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. Last Updated: 07/27/2016

Turkmenistan Line Could Be Pipedream

ASHKHABAD, Turkmenistan -- It was a bizarre ceremony in the middle of nowhere.


Invited guests stood in a circle around two sections of pipe, five feet in diameter, that rested on a bed of gravel in the desert.


Black limousines rolled up one by one, and out climbed the leaders of Pakistan, Iran, Turkey, Azerbaijan and Turkmenistan, each stepping forward to dig up a shovelful of dirt. Then welders fitted the two steel cylinders together.


The rest of this would-be pipeline doesn't exist.


But President Saparmurad Niyazov, in a move to drum up financing, staged the symbolic inauguration for VIPs on hand last month for his former Soviet republic's independence day. When -- and if -- completed, the pipeline would take some of Turkmenistan's natural gas through Iran and Turkey to customers in Europe, bypassing the existing line through Russia.


It is one of a number of pipelines, highways and railroads planned with the aim of breaking Russia's economic control over former subjects in landlocked, resource-rich Central Asia.


"I hope this pipeline will be the first of many pipelines," said Pakistani Prime Minister Benazir Bhutto, whose country is among those seeking trade and influence in this region of 53 million people.


Decades ago the Soviet Union closed its southern borders and isolated the five Central Asian republics -- Kazakhstan, Kyrgyzstan, Takijistan, Turkmenistan and Uzbekistan -- from their historic Asian trading partners.


Now the five are starting to grasp the advantages of rebuilding trade and transport links to the south, to lessen their dependence on those running north into Russia.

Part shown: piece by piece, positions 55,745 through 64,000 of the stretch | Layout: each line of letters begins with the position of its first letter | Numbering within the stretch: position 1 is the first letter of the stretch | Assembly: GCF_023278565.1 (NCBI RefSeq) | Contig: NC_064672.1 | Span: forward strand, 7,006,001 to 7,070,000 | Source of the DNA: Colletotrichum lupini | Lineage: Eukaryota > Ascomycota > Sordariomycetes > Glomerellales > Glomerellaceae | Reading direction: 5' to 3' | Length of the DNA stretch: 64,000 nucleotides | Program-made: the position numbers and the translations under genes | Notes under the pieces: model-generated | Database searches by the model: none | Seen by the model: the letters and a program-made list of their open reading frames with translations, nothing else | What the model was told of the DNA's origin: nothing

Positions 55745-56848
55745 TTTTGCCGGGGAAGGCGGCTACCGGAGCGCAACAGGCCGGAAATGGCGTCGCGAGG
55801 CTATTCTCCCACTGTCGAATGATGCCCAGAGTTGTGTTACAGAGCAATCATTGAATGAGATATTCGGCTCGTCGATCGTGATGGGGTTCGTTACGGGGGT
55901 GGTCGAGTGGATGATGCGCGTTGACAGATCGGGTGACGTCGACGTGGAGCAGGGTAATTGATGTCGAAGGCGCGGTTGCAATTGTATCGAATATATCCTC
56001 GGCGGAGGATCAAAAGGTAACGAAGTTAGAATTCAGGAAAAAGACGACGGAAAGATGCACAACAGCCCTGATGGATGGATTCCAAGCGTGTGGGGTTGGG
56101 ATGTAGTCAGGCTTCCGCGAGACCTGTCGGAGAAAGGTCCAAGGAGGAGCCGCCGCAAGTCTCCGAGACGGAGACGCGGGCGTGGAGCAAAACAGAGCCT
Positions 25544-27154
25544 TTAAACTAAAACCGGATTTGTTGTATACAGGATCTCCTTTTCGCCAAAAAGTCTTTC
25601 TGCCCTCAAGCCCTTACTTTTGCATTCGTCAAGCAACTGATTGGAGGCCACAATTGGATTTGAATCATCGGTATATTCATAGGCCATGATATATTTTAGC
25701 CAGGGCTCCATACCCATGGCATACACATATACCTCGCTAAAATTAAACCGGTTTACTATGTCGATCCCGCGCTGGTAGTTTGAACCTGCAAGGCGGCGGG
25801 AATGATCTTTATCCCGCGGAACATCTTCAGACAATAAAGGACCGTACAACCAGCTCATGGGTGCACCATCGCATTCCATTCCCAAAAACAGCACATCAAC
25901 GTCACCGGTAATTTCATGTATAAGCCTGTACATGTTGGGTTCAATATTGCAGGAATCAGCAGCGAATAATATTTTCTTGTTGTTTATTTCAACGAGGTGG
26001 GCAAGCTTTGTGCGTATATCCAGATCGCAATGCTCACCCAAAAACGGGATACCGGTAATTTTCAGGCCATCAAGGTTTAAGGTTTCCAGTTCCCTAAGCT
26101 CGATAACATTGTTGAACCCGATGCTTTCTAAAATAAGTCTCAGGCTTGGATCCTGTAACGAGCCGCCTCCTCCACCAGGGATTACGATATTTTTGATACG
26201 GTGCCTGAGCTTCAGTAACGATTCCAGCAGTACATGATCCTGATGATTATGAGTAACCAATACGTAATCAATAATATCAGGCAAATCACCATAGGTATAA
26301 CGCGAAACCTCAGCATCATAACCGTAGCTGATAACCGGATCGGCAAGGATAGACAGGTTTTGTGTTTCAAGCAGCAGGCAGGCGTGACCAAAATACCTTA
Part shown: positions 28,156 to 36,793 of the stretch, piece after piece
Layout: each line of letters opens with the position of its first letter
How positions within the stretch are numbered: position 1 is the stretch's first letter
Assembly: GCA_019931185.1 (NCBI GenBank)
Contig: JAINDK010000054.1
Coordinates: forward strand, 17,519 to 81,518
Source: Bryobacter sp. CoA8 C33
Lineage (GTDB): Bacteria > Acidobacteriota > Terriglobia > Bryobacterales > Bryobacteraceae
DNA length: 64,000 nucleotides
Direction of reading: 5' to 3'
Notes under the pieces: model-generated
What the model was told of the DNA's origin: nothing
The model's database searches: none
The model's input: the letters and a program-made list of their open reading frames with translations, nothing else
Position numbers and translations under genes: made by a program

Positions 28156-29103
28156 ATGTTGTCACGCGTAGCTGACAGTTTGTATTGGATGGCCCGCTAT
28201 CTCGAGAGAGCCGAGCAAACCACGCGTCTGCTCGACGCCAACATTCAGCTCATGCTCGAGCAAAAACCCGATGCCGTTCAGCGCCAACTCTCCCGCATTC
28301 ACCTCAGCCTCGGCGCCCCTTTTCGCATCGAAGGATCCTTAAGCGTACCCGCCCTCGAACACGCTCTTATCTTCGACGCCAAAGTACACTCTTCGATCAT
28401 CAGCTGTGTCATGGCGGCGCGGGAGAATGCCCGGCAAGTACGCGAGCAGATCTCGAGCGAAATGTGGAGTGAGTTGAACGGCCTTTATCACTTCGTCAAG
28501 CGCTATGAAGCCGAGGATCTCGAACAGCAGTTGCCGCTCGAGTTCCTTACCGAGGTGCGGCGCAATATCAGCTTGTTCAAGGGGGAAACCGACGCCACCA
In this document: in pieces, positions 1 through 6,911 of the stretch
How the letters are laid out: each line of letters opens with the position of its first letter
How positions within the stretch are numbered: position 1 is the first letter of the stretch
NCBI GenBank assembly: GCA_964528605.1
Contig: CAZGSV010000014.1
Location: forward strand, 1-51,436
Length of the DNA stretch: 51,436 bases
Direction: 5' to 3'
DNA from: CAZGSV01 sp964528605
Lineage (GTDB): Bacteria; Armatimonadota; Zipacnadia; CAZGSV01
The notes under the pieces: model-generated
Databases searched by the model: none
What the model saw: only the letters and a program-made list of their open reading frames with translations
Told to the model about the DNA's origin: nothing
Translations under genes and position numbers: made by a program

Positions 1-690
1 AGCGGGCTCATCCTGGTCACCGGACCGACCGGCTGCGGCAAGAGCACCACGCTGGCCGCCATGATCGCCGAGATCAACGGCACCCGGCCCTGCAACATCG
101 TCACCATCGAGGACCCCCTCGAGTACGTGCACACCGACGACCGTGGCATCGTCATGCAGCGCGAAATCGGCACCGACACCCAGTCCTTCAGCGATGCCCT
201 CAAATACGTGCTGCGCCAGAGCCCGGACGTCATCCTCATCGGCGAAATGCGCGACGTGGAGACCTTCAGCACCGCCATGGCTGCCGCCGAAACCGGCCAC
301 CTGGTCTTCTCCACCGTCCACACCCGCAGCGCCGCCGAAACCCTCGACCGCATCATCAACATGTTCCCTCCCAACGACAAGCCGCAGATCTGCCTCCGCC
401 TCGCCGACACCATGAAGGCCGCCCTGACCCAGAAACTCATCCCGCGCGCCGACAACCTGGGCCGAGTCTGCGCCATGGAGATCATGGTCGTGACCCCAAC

Turkmenistan hopes to get rich quick by selling gas to Europe. But, so does Russia. With Russian hands on the tap, Turkmenistan has little control over where its gas goes.


Most of it has been consumed by former Soviet republics Ukraine, Armenia and Georgia, which now owe Turkmenistan $2 billion and are too poor to pay.


Construction of the pipeline through Iran and Turkey is meant to start early next year.


But diplomats say financing from the West could be hard to find, because of opposition to any project that might benefit Iran.


Huge, oil-rich Kazakhstan has a similar problem, as its oil exports depend totally on Russian pipelines. Russia, an oil exporter itself, views Kazakhstan as a competitor and limits the flow of Kazakh oil.


As a result, Kazakhstan has formed a consortium with the Persian Gulf sultanate of Oman to build its own pipeline through Russian territory to the Black Sea.


Central Asians are also planning new transport lines for easier routes to the sea.


New tracks under construction will join Turkmenistan's railway with the city of Mashad in eastern Iran, giving Central Asia rail access to Iran's Indian Ocean port of Bandar Abbas.


At present, the nearest ports accessible to Central Asia by rail are in Russia: St. Petersburg on the Baltic Sea and Vladivostok on the Pacific, both thousands of miles away.


Pakistan, which wants Central Asian trade to flow through its own port of Karachi, is also discussing a railroad through western Afghanistan -- a part of the country barely touched in recent years by the Afghan civil war.


The Afghan war has also delayed the opening of Pakistan's most direct route to Central Asia, through Kabul to Uzbekistan. But there is another obstacle: Uzbek President Islam Karimov, a cautious former Communist with strong suspicions of Islamic extremism, is wary about opening up too quickly to the Islamic south.


Other routes connecting Central Asia to Pakistan lead through Western China, such as the Karakoram Highway over the Himalayan ranges. From there, two roads lead to Kazakhstan and the small mountainous republic of Kyrgyzstan.


Pakistan has discussed upgrading these roads with cooperation from China, which is also interested in more trade with Central Asia.


China and Kazakhstan have already taken steps to improve rail connections between their countries.


Like the isolated sections of pipe in the Turkmen desert, many of these proposed links are still in the speculative stage.


But officials in the region expect at least some will be built, bringing an end to Central Asia's era of Moscow-engineered isolation.